The Maroon

Big stage & big screen

Ian+Hoch+appears+in+%22Flood+City%2C%22+a+satirical+recap+of+the+aftermath+of+Hurricane+Katrina.+Since+graduating+from+Loyola%2C+Hoch+has+starred+in+multiple+productions+both+on+stage+and+on+screen.+Photo+credit%3A+Courtesy+of+John+Barrois
Ian Hoch appears in

Ian Hoch appears in "Flood City," a satirical recap of the aftermath of Hurricane Katrina. Since graduating from Loyola, Hoch has starred in multiple productions both on stage and on screen. Photo credit: Courtesy of John Barrois

Ian Hoch appears in "Flood City," a satirical recap of the aftermath of Hurricane Katrina. Since graduating from Loyola, Hoch has starred in multiple productions both on stage and on screen. Photo credit: Courtesy of John Barrois

Jules Lydon

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Ian Hoch, A’06, started acting at 12 years old, but his passion grew as he studied at Loyola, later working alongside local improv troupes for fun. Now, as a full-fledged actor, he sees his career as more than just fun.

Many of Hoch’s onstage plays are focused on social justice. His most recent project was “Flood City,” which satirically recapped the aftermath of Hurricane Katrina and landed him on the November 2016 cover of American Theatre Magazine. Hoch is a three-time Big Easy Award Nominee and known for his onstage roles as Edwin Edwards in “Song of a Man Coming Through” and Bobby Jindal in “Major Swelling’s Medicine Salve Salvation Show,” among others.

He is also involved in the New Orleans film industry and recently acted in “22 Jump Street,” “Jeff Who Lives at Home,” “Hours” and HBO’s TV series “Treme. According to Hoch, working alongside A-list stars like Channing Tatum, Jonah Hill and Ed Helms was different than he first expected.

“Ed Helms, he was very friendly, and Channing Tatum introduced himself immediately. Then there was Jonah Hill, who moved around the set and had this kind of ‘mad scientist’ vibe. He was very secretive. Some people embrace their fame and some people don’t,” Hoch said.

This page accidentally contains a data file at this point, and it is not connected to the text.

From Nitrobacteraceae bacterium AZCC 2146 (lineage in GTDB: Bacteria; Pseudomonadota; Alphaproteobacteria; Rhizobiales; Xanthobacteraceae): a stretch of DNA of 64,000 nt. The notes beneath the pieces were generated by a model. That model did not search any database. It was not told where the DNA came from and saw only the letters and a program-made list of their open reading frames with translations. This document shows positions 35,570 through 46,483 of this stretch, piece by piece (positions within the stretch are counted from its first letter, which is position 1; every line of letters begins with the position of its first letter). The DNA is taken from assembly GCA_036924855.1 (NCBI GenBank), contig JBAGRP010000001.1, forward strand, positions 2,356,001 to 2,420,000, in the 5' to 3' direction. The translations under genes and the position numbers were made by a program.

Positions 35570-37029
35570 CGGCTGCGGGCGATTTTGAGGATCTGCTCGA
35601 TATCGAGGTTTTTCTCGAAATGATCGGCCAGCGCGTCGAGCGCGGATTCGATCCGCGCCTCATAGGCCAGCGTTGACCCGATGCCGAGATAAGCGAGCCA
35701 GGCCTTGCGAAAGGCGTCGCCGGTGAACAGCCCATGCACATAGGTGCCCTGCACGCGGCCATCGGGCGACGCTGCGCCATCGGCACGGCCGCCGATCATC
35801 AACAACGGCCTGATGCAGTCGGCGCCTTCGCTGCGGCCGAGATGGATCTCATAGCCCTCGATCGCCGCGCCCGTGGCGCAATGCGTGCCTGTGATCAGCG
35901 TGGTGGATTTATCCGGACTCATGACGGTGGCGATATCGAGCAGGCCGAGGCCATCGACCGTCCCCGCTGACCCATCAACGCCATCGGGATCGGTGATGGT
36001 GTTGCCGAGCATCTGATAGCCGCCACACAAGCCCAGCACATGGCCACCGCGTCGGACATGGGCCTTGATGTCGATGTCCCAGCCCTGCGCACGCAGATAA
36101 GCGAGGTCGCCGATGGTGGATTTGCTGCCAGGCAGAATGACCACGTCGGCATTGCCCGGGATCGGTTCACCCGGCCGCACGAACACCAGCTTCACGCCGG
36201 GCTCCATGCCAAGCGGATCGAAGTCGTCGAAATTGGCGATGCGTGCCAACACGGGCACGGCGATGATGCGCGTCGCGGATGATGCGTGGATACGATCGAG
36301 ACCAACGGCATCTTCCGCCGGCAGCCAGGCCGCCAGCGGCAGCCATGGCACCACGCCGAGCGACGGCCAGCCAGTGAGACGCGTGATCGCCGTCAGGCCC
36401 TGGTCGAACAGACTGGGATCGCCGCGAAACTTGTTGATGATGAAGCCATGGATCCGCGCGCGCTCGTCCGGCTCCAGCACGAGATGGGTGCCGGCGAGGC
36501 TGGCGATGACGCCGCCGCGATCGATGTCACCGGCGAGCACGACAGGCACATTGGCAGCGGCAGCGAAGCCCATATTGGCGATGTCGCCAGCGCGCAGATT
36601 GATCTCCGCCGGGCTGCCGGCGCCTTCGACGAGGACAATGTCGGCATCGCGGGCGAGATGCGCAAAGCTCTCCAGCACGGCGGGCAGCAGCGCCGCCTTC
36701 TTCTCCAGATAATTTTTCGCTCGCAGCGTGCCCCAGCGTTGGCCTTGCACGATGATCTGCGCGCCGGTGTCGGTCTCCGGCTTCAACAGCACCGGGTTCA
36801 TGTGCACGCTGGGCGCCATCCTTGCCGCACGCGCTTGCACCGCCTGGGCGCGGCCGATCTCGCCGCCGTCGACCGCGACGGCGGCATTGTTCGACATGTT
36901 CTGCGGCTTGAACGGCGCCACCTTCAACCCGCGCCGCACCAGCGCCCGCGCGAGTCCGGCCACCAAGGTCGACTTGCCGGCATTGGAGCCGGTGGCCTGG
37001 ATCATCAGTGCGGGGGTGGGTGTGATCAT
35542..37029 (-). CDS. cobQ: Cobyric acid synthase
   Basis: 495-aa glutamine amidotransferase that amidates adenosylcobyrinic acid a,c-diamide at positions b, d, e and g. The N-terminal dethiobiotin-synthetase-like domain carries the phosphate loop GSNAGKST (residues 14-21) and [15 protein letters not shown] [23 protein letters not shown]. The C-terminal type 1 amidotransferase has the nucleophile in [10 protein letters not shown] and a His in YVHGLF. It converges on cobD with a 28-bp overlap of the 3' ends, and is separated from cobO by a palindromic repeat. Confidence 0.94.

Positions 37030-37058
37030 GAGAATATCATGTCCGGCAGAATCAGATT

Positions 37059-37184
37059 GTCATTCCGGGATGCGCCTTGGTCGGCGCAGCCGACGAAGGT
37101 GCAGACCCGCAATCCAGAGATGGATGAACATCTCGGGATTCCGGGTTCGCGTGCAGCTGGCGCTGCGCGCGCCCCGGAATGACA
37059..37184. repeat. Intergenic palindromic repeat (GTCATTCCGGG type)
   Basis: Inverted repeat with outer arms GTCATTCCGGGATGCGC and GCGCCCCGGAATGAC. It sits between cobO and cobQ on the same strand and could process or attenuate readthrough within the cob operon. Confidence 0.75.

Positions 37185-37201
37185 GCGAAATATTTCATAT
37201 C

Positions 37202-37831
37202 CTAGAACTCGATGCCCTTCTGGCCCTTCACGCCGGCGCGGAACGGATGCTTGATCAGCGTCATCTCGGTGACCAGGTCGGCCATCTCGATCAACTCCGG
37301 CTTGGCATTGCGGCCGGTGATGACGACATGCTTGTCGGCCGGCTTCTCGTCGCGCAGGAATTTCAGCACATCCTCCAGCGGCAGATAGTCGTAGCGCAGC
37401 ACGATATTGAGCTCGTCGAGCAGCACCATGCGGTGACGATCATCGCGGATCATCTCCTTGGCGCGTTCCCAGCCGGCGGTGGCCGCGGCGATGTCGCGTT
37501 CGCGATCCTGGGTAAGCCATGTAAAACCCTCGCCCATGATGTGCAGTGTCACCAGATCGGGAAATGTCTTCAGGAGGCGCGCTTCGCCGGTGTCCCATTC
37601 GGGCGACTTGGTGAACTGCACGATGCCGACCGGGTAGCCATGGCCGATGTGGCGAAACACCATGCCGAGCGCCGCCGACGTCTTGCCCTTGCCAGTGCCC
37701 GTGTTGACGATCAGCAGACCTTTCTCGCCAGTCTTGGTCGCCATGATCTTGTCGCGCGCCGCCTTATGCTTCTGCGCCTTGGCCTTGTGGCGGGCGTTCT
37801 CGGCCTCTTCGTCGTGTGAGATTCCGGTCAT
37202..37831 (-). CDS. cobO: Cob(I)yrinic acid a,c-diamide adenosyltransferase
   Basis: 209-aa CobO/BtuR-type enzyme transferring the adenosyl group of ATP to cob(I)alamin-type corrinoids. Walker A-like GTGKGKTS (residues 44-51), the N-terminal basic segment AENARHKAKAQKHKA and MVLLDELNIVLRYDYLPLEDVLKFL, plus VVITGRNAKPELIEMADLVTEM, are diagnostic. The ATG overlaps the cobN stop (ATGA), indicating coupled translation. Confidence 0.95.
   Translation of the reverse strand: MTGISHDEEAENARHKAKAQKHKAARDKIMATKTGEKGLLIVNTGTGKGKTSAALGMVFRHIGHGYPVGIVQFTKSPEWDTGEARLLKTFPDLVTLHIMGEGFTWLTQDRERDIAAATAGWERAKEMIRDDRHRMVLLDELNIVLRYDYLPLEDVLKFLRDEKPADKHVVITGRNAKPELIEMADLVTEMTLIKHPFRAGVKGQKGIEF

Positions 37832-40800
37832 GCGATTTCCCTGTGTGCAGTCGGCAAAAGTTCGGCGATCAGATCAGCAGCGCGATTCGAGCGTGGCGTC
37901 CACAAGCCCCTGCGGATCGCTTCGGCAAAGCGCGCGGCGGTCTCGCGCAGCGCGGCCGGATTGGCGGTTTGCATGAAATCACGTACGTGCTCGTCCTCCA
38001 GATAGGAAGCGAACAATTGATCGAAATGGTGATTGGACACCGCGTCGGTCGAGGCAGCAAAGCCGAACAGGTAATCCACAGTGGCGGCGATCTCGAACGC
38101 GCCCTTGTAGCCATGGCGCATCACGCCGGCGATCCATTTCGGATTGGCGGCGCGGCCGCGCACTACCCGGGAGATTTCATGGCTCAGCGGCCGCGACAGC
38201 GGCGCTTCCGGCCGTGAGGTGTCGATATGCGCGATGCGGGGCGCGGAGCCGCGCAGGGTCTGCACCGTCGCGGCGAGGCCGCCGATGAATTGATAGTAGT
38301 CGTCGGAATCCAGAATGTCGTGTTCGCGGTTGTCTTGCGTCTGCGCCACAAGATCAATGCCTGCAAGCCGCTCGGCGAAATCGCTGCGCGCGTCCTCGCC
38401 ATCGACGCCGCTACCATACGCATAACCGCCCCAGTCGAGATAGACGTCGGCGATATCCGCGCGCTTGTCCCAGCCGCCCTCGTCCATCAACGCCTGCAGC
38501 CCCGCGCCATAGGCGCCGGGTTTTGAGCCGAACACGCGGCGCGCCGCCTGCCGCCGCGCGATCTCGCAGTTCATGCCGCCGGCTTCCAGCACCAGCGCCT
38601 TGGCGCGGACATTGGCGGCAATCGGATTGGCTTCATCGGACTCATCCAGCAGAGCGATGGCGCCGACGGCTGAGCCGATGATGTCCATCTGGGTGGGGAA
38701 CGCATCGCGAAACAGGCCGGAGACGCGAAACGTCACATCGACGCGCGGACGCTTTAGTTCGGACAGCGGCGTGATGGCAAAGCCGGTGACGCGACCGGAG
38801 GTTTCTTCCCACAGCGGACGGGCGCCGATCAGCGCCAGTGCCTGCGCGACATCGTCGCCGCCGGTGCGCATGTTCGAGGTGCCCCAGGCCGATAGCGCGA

Hoch entered Loyola as a double major in theater arts and mass communication, with a focus in broadcast journalism. When Hoch moved across the country from Colorado to the Big Easy, he learned that the well-rounded education he received was not one all college students get. Since Loyola threw him into such a hands-on learning environment, it provided Hoch with the experience he needed to be successful in the future.

“They [Loyola] make you do everything. So in the theater, you had to not only be the actor, but you had to take stagecraft, you had to learn about lighting and stage management,” Hoch said.

Despite his recent involvement in on-screen work, stage work still takes up a large part of Hoch’s life. He feels that his experience onstage can’t compare to onscreen.

“I mean that’s my family. That’s how my social needs are met. That’s how my creative needs are met. It’s not as exciting and flashy. When I’m in a movie or a TV show, I usually don’t know anybody there, and so it can be a kind of isolating experience,” Hoch said.

One of his favorite times acting onstage was with Cripple Creek Theatre Company. After Katrina, he joined and knew that these were his “people.”

“I’ve been asked, how do you be successful in theater and in life and in acting? I just tell them to find your friends. Find your ecosystem where you can work with people you love. To me, that’s real success. Because if you’re after money and you’re after fame, you go ahead and do that. Best of luck,” Hoch said.

Cripple Creek is unique in that it produces works of social, historical and political relevance with the aim of spurring the public into social action. This mission is one Hoch has carried with him since his days at Loyola, using his theatrical talents to help the New Orleans community through the arts. His passion for Cripple Creek truly dubs him a man for and with others.

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